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THE revival of the Ministry of Human Rights by the federal government and the appointment of chairperson of the Pakistan National Human Rights Commission augur well for the people. Both these institutions will hopefully set about quickly addressing the multilayered gaps in governance and the provision of social welfare services.
However, it is also important to revive and place under the human rights ministry four important national institutions that were axed by the 18th Amendment — the National Council for Social Welfare (NCSW), the National Commission on Child Welfare and Development (NCCWD), the National Council for Rehabilitation of Disabled Persons (NCRDP), and the National Trust for the Disabled (NTD).
These institutions were created to address social evils ranging from beggary, violence against women, drug addiction and child abuse, to providing support for the education, care and employment of the disabled.
Four key institutions must be placed under the HR ministry.
Following the 18th Amendment, the Cabinet Division parked all these national institutions under the newly created Capital Administration & Development Division, stating they “stand merged to make one organisation under CA&D Division”. Later in December 2011, the NCCWD was placed under the law, justice and human rights ministry but the fate of the other institutions was undetermined. Then, on July 14, 2014, the Secretaries Committee met to discuss “the functional integration of NCRPD, NCSW, NTD and other related organisations as the Department of Social Development & Special Education under CA&D Division”.
The recommendations of the committee (approved by the prime minister on Sept 10, 2014) are a reflection of the confusion and bafflement that prevailed in this august body: “The committee was informed that there is a need to make these organisations functional and effective in order to provide essential services to the disabled, socially deprived and vulnerable groups of society …
“The secretary CAD Division stated that the resultant integrated unit, ie the Department of Social Development & Special Education under CADD would cater to the welfare and social protection of the needy from ICT in an efficient and effective manner.” Typically in Islamabad, “society” means the Islamabad Capital Territory only.
The CAD Division was also directed to submit “a piece of legislation for integration of the institutions within three months”. Fortunately for us, the CADD did not have the capacity to draw up the required legislation even after a lapse of a year and a half. In any case, these entities cannot be legally ‘merged’ because they were created under different kinds of statutes and rules.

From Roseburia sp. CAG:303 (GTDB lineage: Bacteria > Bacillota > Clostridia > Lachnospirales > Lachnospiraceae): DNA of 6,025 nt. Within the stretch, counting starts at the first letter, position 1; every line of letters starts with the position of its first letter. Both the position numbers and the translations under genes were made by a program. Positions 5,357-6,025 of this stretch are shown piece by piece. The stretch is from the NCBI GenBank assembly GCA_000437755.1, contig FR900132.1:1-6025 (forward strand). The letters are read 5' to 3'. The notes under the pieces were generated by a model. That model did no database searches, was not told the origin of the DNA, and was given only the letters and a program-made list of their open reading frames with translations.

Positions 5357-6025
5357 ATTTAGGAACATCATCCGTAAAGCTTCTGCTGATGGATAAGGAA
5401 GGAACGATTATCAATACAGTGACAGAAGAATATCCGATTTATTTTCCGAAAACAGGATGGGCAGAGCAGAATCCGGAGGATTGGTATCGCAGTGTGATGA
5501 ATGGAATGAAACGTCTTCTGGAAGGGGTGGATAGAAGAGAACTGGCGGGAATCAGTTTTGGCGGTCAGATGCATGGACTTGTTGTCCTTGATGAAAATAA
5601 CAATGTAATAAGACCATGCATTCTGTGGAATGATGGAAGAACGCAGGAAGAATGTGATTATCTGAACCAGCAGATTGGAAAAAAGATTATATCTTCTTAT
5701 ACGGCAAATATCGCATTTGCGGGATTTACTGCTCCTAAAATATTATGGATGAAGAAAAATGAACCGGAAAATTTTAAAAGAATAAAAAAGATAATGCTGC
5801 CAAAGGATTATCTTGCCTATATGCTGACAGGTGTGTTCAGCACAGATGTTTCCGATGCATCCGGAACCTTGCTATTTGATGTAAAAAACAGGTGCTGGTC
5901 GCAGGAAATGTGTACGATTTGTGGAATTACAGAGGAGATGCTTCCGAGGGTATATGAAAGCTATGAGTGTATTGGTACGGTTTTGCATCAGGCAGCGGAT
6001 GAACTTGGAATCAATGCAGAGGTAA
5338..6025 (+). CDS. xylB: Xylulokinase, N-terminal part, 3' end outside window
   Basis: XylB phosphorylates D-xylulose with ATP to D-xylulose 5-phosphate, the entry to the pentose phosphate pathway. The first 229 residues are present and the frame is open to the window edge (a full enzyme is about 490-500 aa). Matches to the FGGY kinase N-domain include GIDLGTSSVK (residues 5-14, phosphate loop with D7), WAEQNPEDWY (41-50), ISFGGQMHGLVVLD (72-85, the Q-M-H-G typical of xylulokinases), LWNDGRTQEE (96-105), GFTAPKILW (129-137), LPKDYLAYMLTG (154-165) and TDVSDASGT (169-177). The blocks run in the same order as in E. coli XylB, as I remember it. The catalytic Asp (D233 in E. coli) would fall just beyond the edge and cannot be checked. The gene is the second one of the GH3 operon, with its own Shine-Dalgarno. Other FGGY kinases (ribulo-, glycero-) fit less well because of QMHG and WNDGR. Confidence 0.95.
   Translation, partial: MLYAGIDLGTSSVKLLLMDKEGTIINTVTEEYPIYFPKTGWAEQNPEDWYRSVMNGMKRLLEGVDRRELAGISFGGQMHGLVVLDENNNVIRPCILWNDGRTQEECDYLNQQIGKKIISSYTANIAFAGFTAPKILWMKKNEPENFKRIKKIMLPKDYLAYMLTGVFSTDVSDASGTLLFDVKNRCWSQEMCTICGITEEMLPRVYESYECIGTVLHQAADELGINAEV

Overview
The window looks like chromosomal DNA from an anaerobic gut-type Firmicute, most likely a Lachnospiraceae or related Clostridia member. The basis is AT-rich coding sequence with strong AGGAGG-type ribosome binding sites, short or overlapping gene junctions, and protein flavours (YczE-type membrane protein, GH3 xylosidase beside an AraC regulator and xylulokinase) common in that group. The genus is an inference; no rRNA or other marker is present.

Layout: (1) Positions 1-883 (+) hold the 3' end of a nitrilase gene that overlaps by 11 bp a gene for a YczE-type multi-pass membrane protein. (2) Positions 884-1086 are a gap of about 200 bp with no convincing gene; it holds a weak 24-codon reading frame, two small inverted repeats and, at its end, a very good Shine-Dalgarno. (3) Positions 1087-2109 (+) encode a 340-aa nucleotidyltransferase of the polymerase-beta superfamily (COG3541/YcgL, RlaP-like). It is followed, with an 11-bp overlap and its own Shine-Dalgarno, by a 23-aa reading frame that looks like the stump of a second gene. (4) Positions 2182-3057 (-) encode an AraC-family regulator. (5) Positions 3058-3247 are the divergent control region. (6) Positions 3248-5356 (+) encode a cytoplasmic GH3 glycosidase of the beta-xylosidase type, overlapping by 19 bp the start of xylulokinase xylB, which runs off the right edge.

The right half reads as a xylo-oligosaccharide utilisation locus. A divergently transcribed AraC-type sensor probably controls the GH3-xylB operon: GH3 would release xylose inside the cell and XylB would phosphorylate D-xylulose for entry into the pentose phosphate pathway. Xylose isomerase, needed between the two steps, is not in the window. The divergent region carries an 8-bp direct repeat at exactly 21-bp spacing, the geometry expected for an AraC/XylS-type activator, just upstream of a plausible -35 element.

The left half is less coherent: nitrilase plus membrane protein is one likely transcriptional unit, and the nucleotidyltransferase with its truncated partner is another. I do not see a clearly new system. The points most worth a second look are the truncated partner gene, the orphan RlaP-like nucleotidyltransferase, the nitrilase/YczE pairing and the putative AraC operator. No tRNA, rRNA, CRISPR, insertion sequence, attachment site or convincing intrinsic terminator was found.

In India, the National Disability Trust was created in 1999 as The National Trust for the Welfare of Persons with Autism, Cerebral Palsy, Mental Retardation and Multiple Disabilities. The trust carries out various schemes of capacity building, training, care and shelter.
Apart from organising awareness and training camps with corporate support, participating in national trade fairs and giving special performance awards, the trust also holds an all-India local level committee meeting every year to streamline its schemes and get feedback from persons with disabilities.
After devolution, a plethora of departments and institutions have sprung up in the provinces for disability, special education, children and women’s welfare. In Punjab alone, there are separate departments for social welfare, special education, women development, baitul maal and zakat and ushr. There are attached organisations such as the Punjab Welfare Trust for the Disabled, Punjab Council for Social Welfare, Punjab Council for Rehabilitation of Disabled Persons, Child Welfare Bureau, Special Education Initiative, and others. Yet another organisation for disability and social welfare is under the Punjab finance minister.
It has been said time and again that the 18th Amendment was neither properly thought through nor implemented in a rational manner. The then government and senior bureaucracy seemed to be concerned with ‘unburdening’ the centre of its responsibilities and scavenging for spaces in the secretariat block cleared by ministries that stood devolved.
No thought was given to providing guidelines and benchmarks to the provinces, nor was it decided as to who would prepare and send compliance reports for international conventions. In order to reaffirm a sense of ownership by the state of its basic obligations towards the citizens, a unified vision and national-level policies and programmes are required instead of parallel systems leading to nowhere. This can surely be done if all these four national institutions are placed under the new human rights ministry.
The writer is a former federal secretary.
Published in Dawn, December 17th, 2015